Transplanting Asparagus and Using the Roots for Health

Growing Asparagus Roots

Our business needs to expand and that’s a good thing. Unfortunately, to do it we need to add to our existing barn and put concrete where my established asparagus bed now stands. That’s a bad thing, a very bad thing. I am slowly coming to terms with this reality and that process sent me scuttling to research what needs to happen to move my hard won asparagus crop.

Our asparagus bed has been in place for almost 10 years. This means that I have had a decent crop of spring deliciousness for the past 6 years.

Growing Asparagus and Harvesting

After planting asparagus, you should wait at least two years before beginning to harvest. In the third year, you can harvest a respectable amount for about three weeks and FINALLY in the fourth year you can harvest for eight full weeks after the first spears appear.

Transplanting Asparagus

I looked up what I needed to do to transplant my asparagus and, once again, the news is not good. It turns out that most folks in-the-know do not recommend moving an established asparagus bed. The overwhelming advice is to simply start a new asparagus bed.

Here’s What I’ve Decided To Do:

1. I’m going to attempt to move them. The recommendation is that you use a spade instead of a shovel. While the asparagus spends those first years torturing you with the wait, they are busy establishing quite a deep root system. How deep those roots go depends on your soil, of course. They apparently can go down up to six feet in some cases! That kind of rooting is not likely in my case as this bed was put in just next to a barn pad made up of compacted subsoil.

You can imagine, though, why it is not a great idea to move these beds. In many cases, you will never be able to get all of that root system. The plants, moved without their underground network of nourishment, may not survive. If they do survive, they’ll take so long to recover and begin sending up asparagus again that you might as well just start from scratch.

2. I’m going to use the roots that get damaged beyond hope in my apothecary. I now know I probably won’t be very successful. As transplanting will be a fall project, I’ve decided to start a new bed with new shoots. The truth is, asparagus beds usually only last 15-20 years. So I may console myself with the thought that perhaps this one was on its way to retirement anyway. I may be able to salvage some of the crowns without losing too many roots. If that is the case, I’m that much further ahead in my new planting. If I break up the plants too badly I will process them as I would any other medicinal root on the property (see my method below).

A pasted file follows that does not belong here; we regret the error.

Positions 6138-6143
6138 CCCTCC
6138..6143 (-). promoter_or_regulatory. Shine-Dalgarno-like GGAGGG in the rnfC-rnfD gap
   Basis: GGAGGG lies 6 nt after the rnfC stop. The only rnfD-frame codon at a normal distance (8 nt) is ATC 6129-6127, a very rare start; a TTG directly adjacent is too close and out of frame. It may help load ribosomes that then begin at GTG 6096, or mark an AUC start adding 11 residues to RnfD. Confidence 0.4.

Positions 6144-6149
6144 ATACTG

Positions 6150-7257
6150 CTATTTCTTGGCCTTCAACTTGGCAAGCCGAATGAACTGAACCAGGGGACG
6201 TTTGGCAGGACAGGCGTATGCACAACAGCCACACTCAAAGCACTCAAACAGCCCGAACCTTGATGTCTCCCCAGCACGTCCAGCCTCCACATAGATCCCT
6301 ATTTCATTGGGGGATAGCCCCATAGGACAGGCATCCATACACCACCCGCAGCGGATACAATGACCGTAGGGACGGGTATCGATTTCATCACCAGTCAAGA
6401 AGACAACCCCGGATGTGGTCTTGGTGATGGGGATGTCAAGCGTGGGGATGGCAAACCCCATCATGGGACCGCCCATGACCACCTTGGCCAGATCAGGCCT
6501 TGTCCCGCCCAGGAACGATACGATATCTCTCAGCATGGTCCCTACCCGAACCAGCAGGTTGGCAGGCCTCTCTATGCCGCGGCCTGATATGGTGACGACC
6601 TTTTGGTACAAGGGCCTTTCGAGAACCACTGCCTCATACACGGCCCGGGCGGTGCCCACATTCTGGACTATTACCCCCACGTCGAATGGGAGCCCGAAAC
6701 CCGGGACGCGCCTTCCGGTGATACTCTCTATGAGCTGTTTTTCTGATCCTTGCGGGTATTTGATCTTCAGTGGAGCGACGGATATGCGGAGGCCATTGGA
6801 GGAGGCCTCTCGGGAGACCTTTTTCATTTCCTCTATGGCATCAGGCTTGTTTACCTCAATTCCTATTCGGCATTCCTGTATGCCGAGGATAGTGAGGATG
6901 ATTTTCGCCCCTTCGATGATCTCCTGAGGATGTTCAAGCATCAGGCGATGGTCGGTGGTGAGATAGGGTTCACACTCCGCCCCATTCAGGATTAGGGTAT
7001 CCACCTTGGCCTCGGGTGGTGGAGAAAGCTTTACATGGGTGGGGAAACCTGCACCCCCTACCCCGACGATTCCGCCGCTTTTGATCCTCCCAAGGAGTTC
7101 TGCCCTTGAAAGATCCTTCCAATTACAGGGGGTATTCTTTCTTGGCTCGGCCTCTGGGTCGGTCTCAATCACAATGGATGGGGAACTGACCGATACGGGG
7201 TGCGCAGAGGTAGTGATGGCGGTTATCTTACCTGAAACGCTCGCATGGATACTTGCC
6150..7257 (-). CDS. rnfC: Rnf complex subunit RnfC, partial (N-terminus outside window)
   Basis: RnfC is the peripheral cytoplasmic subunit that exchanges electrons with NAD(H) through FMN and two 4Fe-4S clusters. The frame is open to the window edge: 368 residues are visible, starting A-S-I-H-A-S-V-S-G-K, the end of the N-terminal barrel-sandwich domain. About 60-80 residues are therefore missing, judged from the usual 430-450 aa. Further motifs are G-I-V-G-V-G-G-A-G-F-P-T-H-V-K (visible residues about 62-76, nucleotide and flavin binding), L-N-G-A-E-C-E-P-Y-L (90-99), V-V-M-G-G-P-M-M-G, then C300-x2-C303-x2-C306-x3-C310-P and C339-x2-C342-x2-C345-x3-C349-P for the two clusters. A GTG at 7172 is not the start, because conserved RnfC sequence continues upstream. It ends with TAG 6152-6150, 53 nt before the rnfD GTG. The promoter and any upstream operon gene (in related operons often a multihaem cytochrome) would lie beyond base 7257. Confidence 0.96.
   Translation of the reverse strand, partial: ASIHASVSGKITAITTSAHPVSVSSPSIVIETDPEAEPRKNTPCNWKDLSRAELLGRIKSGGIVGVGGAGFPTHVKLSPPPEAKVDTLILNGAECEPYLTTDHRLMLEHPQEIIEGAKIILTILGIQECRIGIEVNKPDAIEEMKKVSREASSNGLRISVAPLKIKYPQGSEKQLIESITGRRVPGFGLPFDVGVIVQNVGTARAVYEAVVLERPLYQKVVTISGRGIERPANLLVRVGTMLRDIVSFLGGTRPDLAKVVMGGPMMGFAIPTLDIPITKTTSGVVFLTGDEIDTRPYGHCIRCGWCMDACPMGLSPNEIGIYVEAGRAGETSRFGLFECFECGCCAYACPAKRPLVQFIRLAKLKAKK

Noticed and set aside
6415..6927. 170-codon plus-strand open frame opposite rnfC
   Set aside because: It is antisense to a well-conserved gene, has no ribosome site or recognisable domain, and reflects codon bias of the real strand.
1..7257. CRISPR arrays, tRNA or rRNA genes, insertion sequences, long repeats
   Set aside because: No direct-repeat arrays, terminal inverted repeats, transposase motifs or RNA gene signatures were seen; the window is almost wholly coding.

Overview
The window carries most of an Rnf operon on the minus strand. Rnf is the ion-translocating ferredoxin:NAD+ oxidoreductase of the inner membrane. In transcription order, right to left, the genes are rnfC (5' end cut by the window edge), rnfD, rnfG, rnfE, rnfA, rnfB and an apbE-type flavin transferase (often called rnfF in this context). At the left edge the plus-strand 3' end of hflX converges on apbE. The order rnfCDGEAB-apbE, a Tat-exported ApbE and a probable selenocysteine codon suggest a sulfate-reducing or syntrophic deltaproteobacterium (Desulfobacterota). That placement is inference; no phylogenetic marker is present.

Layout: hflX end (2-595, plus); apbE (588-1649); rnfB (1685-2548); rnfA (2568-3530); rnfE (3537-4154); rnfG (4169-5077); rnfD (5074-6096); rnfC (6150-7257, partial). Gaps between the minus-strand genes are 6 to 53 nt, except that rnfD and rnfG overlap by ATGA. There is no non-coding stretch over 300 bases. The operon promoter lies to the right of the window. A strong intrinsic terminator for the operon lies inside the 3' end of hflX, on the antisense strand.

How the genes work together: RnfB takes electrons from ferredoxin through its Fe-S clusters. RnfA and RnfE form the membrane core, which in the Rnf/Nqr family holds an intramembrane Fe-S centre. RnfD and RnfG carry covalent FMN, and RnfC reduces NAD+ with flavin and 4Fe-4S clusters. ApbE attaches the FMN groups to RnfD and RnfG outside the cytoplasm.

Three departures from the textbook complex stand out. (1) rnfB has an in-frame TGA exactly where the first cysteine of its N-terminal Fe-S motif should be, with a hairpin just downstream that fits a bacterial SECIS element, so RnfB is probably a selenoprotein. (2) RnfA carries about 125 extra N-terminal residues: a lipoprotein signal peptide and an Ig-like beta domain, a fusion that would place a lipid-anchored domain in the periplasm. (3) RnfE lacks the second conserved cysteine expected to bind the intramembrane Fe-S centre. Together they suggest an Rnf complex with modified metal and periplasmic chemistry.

Using Asparagus Roots for Health

It turns out that the root of asparagus (Asparagus officinalis) has a history of use as a diuretic. In particular, asparagus root has been used to build up the health of the kidneys so that they can remove more toxicity from the waters of the body. In this way, it has a reputation for being helpful with arthritis, gout, and some kinds of kidney stone.

How to Prepare Asparagus Root for Medicinal Use

This is the method I use to prepare any medicinal root on my farm:

1. Wash the roots well.

2. Chop them into segments.

3. Dry them quickly at 90-110°F.

To Use

After drying, they are best used as a tea or tincture to support health. Find asparagus root here.

Have any of you ever had success in moving an asparagus bed? I’d love to hear from you!

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Comments

  1. Hello Dawn, My husband and I have a 1/2 acre asparagus patch. We bought new plants he said about 15 years ago. About the same time he got rhubarb plants from a farm and a friend got old asparagus plants to transplant. Our friend, Sam, had success growing them. Ina